Miguel de Cervantes Saavedra, The History and Adventures of the Renowned Don Quixote, trans. by Tobias Smollett (London: A. Millar et al., 1755), [S.L.] I [Smollett – 1755] fol.
Smollett was as a translator as well as an author. Most of his translations were from French: Alain Le Sage’s Gil Blas and Le Diable boiteux; Fénelon’s Télémaque; Voltaire’s ‘Micromegas’ and a collection of economics essays. Don Quixote, a labour which occupied Smollett from 1748 until 1755, is his one venture into Spanish. Thomas Shelton (ca. 1620), Peter Anthony Motteux (1700), and Charles Jarvis (1
742) had all translated Don Quixote into English already, and Smollett made use of their work while producing a spirited translation of his own. Smollett’s rendering follows a median path between Jarvis’s more literal and Motteux’s freer translations, both of which found more favour and were reprinted more frequently than Smollett’s.
Some geographical context
A New and Compleat Survey of London (London: S. Lyne, 1742), [B.L.] 1742 [New]
Although Scottish by birth and revealing a certain Scottishness in some of his works, Smollett lived in London from 1739 onwards, and in the 1740s wrote a couple of satires on London life. Shown here to put Smollett’s London in context is an anonymous composition, one of several overviews of the eighteenth-century metropolis. It includes maps and provides alongside the history of London current accounts of its various districts and of its politics, commerce, trade, and educational establishments.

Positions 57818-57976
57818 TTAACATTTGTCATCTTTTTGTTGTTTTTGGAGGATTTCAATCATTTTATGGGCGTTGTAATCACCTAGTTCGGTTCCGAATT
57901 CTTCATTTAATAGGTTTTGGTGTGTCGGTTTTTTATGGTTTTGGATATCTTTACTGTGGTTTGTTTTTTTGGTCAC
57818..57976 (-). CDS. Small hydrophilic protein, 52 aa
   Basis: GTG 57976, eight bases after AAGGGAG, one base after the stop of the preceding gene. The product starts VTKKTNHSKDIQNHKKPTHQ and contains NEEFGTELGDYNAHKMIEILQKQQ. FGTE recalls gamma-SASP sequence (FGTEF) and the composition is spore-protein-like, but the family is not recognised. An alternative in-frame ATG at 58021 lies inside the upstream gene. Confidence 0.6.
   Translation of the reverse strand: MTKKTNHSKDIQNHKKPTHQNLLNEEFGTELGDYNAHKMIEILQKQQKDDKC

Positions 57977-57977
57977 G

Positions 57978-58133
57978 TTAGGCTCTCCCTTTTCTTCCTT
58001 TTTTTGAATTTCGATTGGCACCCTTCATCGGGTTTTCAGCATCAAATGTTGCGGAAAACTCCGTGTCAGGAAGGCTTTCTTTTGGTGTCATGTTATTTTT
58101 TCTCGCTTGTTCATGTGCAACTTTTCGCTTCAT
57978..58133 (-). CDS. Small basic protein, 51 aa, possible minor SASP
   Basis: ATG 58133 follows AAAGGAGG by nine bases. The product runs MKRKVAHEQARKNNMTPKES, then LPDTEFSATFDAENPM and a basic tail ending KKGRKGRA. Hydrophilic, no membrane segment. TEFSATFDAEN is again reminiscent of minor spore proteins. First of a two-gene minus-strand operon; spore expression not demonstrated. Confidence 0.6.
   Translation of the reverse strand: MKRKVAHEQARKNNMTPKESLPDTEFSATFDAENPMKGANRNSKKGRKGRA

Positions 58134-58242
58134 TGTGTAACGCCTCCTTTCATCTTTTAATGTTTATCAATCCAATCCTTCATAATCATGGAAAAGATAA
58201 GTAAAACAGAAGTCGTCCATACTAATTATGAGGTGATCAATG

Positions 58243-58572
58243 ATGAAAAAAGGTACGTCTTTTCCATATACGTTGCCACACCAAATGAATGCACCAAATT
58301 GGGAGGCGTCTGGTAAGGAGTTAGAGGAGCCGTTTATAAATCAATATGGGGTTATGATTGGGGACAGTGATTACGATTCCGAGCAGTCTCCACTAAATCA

Giuseppe Baretti. An Account of the Manners and Customs of Italy: With Observations on the Mistakes of Some Travellers, with Regard to that Country (London: T. Davies; and L. Davis and C. Rymers, 1768), [G.L.] 1768
When Smollett produced Travels through France and Italy (1766) on the basis of his travels from 1763 until 1765, he was writing within an established genre, as Baretti’s book shows. In 1766 the London surgeon Samuel Sharp had published Letters to Italy: Describing the Customs and Manners of that Country in the Years 1765, and 1766. Joseph Baretti, an Italian, wrote his account to correct what he saw as Sharp’s inaccurate and superficial descriptions and xenophobia following a short visit to Baretti’s native land. Sharp retorted in print, and Baretti wrote back again. Smollett, like Sharp, was criticised for an unflattering portrayal of the people he encountered on his travels.